indeterminate

(redirected from indeterminately)
Also found in: Dictionary, Thesaurus, Legal.

indeterminate

1. Physics (of an effect) not obeying the law of causality; noncausal
2. Maths
a. having no numerical meaning, as 0/0
b. (of an equation) having more than one variable and an unlimited number of solutions
3. Botany another word for indefinite
4. (of a structure, framework, etc.) comprising forces that cannot be fully analysed, esp by vector analysis
References in periodicals archive ?
establishing a system in which youth may be sentenced indeterminately,
It finally kicked in during the second half, where Piolo's character found himself in an indeterminately "cloudy" or actually smoky terrain that, we figured, was supposed to be an approximation of the path leading up to the Pearly Gates
In addition, because the findings are drawn from a largely White and well-educated LGBT sample, our results may have been indeterminately biased.
From the vantage point of a character like Vandover, then, the economic climate seems to strike haphazardly, indeterminately casting the young college graduates in roles of success or failure.
Rather, he holds that only what is placed at the lowest vertices of the Porphyrian Tree (hence the maximally specific) exists while the higher vertices are mere concepts formed by us by abstracting and indeterminately representing concreta placed at the lowest vertices.
If the "vision of God" is not qualified as either indeterminately desired (by nature) or desired precisely as beatific, then there is room for equivocation.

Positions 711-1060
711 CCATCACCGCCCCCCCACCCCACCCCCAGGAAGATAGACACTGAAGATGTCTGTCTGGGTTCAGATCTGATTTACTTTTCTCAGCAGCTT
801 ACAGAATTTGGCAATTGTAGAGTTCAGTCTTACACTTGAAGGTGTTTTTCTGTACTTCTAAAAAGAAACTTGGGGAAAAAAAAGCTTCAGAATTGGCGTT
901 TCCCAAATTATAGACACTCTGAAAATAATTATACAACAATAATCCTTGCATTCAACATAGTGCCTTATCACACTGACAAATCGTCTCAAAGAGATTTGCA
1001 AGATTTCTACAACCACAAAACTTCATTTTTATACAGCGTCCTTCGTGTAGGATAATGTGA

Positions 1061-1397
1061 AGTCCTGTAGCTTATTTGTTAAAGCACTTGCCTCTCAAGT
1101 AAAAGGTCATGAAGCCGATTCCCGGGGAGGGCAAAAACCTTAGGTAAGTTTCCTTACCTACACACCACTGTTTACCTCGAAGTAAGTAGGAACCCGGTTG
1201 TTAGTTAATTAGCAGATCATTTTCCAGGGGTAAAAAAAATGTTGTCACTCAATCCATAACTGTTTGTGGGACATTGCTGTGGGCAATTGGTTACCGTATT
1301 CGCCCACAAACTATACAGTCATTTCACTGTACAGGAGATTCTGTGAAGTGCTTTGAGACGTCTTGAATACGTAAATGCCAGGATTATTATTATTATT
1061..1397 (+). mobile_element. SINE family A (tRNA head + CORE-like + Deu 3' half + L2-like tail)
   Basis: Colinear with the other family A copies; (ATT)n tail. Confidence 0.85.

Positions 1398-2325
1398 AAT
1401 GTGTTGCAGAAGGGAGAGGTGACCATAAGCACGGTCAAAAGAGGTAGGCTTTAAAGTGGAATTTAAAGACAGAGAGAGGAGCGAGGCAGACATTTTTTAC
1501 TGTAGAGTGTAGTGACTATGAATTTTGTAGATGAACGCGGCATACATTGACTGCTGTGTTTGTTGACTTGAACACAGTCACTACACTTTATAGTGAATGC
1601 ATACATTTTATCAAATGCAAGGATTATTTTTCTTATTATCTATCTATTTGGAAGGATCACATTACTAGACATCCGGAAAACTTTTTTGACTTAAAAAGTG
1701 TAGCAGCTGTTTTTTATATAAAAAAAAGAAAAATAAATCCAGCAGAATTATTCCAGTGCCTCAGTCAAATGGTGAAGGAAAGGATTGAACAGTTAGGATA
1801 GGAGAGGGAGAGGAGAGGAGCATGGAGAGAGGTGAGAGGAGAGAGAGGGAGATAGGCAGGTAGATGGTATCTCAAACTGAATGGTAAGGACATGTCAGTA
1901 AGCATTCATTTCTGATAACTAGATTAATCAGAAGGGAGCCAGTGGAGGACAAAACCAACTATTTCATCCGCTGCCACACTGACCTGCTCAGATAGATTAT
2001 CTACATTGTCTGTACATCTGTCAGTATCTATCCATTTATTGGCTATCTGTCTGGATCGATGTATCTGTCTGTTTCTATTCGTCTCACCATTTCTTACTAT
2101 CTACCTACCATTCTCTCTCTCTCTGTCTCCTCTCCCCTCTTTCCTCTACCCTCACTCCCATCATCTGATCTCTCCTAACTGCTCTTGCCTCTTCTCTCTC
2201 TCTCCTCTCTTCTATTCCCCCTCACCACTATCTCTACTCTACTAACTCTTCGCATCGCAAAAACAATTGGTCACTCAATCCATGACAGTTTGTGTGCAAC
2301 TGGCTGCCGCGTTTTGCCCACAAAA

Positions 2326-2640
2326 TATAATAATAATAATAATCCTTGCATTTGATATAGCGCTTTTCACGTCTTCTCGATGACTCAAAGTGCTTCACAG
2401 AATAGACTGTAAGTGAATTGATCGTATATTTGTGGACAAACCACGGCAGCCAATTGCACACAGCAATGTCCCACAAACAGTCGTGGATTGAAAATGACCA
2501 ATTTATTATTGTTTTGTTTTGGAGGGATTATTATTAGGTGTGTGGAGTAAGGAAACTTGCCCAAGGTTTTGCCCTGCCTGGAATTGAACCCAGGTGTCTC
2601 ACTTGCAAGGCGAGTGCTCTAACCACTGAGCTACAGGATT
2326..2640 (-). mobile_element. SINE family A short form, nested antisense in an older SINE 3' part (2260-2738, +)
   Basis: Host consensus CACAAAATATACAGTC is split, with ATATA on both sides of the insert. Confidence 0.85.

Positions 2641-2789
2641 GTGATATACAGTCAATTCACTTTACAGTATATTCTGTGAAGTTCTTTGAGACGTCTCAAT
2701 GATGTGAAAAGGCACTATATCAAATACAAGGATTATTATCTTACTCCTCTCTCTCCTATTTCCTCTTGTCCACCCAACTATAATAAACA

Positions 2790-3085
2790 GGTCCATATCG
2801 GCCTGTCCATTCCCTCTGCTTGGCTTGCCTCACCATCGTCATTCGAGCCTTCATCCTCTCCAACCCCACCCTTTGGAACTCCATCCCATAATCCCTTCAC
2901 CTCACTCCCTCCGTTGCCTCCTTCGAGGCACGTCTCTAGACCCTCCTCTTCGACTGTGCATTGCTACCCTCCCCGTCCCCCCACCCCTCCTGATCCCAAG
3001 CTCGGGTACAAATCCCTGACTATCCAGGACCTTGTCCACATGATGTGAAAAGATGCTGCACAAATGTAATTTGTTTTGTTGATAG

The figures, receding infinitely, floating indeterminately and bleached white, are ghostly.
In the end, however distasteful, that is what will have to happen in Israel/Palestine and the Israeli government can not indeterminately carry on relying on the goodwill of the governments of the free world to justify their actions.
She claims that when her son, who was jailed in 2010 indeterminately for the public protection, went to the authorities he was ignored and moved to another jail.
Sentences in a given language admit of indeterminately many instantiations, but they also admit of being translated--mutatis mutandis--in indeterminately many different languages, such as our initial sentence, my English translation from a proposition in Latin of Thomas Aquinas: Primum quod cadit in intellectu est ens.
When it was first acknowledged, on a free road map distributed by Standard Oil Company of New York, or Socony, gas stations in 1925, its population was given indeterminately as from zero to 500, which was probably a peak.